What's the big deal? They are just underwear, right? Apparently there are some problems with this whole Victoria's Secret marketing campaign, but it's not necessarily based on complete truth.
Victoria's Secret is not marketing to tweens. Just so you know, Victoria's secret is a part of Limited Brands The Limited clothing store for women. They exploded in the 80s with offshoots like Limited Express, etc. Limited Inc. at one time included Lerner, Lane Bryant, The Limited, Express, and The Limited Too, and Ambercrombie and Fitch. Ambercrombie and Fitch spun off on their own naughty way, and Limited Too eventually became Justice: Just for Girls. Structure became Express For Men, and now Sears owns it. Weird.
Limited Brands is now limited (haha) to Victoria's Secret, PINK, Henri Bendel, Bath and Body Works, White Barn Candle Company, and new brand La Senza which is high end lingerie. They basically have (or have had) every body part, every age, and every size covered.
The main controversy raging is over PINK which is a brand within Victoria's Secret. PINK targets college aged girls and celebrates campus life according to their own website. If you market to college age, the end result is that high schoolers will also be interested in whatever it is - particularly because it makes them feel more grown up. However, as heartbreaking as the letter from a Houston Pastor/Dad blog post is, he isn't dealing with the correct information.
Yes, Justin Bieber was in the Victoria's Secret fashion show. Yes, little girls love Justin Bieber. But let's face it, Justin Bieber is now a 19-year-old MAN. He is over the age of 18. If he wants to have a new sexy image rather than being a child, then it's his prerogative. It's time to get over thinking of him as an innocent and sweet child because he just isn't anymore.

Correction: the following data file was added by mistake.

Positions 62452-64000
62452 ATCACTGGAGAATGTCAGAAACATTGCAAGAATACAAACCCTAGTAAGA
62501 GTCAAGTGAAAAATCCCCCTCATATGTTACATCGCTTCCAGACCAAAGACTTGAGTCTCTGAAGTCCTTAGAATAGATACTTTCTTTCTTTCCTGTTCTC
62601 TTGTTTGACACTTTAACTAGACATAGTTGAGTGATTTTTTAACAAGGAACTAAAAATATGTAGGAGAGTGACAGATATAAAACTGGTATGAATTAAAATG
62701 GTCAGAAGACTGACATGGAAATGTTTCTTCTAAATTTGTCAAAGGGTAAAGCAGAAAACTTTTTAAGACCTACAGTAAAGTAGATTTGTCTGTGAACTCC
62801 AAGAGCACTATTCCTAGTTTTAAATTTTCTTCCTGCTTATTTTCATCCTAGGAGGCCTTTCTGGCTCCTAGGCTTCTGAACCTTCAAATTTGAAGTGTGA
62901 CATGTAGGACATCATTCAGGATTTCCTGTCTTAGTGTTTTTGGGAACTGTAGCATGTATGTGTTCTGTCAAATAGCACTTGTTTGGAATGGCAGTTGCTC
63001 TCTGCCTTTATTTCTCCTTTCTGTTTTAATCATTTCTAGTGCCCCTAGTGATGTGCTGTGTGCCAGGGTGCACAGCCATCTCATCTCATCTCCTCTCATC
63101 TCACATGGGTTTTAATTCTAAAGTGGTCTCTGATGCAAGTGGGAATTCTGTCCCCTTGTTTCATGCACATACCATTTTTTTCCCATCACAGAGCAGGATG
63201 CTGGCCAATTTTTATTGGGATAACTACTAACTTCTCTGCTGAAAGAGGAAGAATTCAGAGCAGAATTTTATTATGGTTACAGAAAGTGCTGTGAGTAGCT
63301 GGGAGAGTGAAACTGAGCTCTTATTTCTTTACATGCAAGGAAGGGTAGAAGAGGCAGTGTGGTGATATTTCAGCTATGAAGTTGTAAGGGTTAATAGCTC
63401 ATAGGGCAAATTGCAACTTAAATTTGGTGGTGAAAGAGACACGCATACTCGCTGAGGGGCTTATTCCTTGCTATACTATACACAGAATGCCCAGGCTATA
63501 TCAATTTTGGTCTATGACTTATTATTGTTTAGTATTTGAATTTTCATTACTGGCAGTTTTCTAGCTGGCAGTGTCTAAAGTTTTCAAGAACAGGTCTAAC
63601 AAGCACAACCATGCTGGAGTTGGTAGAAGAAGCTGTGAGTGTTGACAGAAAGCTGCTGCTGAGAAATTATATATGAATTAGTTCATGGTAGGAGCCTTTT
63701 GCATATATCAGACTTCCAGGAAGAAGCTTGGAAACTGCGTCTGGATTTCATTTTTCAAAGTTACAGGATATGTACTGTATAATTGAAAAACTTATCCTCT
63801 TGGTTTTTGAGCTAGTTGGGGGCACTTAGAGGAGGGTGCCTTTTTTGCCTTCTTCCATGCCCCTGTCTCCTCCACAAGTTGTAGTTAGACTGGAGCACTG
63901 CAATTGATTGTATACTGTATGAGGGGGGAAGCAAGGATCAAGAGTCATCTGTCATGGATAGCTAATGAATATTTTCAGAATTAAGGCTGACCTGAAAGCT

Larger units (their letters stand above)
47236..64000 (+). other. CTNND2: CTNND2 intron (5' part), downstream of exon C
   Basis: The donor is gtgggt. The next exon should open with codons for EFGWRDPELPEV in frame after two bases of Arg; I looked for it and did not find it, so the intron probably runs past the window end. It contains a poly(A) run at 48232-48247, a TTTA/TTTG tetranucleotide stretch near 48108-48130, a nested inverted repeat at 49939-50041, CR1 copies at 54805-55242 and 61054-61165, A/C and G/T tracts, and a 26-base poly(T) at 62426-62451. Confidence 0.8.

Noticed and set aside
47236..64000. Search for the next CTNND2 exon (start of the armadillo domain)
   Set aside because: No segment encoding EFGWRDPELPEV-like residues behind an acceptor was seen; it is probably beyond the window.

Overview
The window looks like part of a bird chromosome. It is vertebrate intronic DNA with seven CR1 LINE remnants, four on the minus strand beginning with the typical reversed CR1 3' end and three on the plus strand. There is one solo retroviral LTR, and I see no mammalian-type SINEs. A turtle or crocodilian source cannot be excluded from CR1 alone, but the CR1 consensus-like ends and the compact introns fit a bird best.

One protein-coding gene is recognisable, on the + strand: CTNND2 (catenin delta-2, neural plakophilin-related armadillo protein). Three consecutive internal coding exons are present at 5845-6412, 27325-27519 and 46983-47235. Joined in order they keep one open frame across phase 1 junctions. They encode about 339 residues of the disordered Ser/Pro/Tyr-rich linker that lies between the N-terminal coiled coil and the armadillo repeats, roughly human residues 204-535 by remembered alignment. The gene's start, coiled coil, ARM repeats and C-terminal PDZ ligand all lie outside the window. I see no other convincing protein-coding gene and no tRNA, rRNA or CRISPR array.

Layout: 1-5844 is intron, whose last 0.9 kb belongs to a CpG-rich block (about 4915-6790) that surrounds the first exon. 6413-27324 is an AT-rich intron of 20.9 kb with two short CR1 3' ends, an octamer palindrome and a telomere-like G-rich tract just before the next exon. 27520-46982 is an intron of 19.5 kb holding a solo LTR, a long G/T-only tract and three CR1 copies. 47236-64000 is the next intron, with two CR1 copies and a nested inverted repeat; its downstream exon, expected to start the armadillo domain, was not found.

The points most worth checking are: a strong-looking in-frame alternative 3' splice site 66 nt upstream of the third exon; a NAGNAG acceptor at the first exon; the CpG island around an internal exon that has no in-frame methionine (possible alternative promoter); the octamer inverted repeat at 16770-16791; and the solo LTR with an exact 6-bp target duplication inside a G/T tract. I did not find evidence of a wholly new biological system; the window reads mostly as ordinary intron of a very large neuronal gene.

As Snopes always does, they looked into it for truth and lies. And let's face it, not everyone thinks Victoria's Secret is always cool. Sometimes their models look really stupid. Some moms think it's perfectly OK to have big girl's panties because girls change together in the locker room and no one wants to be the girl with ugly underwear.
What it really comes down to for parents is that YOU are the arbiters of taste for your children. If you don't want the catalog coming to your house, then opt out. If you don't want to shop there, then don't. If you don't want your kids shopping there, guide their purchases. If you don't want them to watch the Victoria's Secret fashion show, don't let them.
If you don't want your minor child wearing slogans like "Wild" or "Call Me" then teach them why they should not debase themselves - or at least if that's your opinion of it. Some people might think it's silly fun since they and their roommates are the only ones who will see. And yes, some will think the undies are fun because they are out there enjoying themselves.
You can still teach your kids what you think is appropriate. However, you cannot stop an adult from wearing what she pleases. And you cannot stop kids from wishing they were older and had the right to do adult things. And you can instead give them those cute days of the week underwear that many of us grew up with. You can find stores which sell age appropriate product lines. Yes, your kids might be looking to Victoria's Secret at some point, but you'll have to decide what point they can make decisions for themselves about these things. Sometimes children may have completely different morals than their parents.
And you cannot stop Christian adults from wearing nice underwear. Nice underwear isn't only for married women. Just because your single doesn't mean you can only wear granny underpants or can't wear something sexy under your temple garments. (Just being inclusive of my Mormon friends.) If it bothers you, please remember that you aren't supposed to be looking at people for their underwear purchases, but for what is in their hearts.
That is all.
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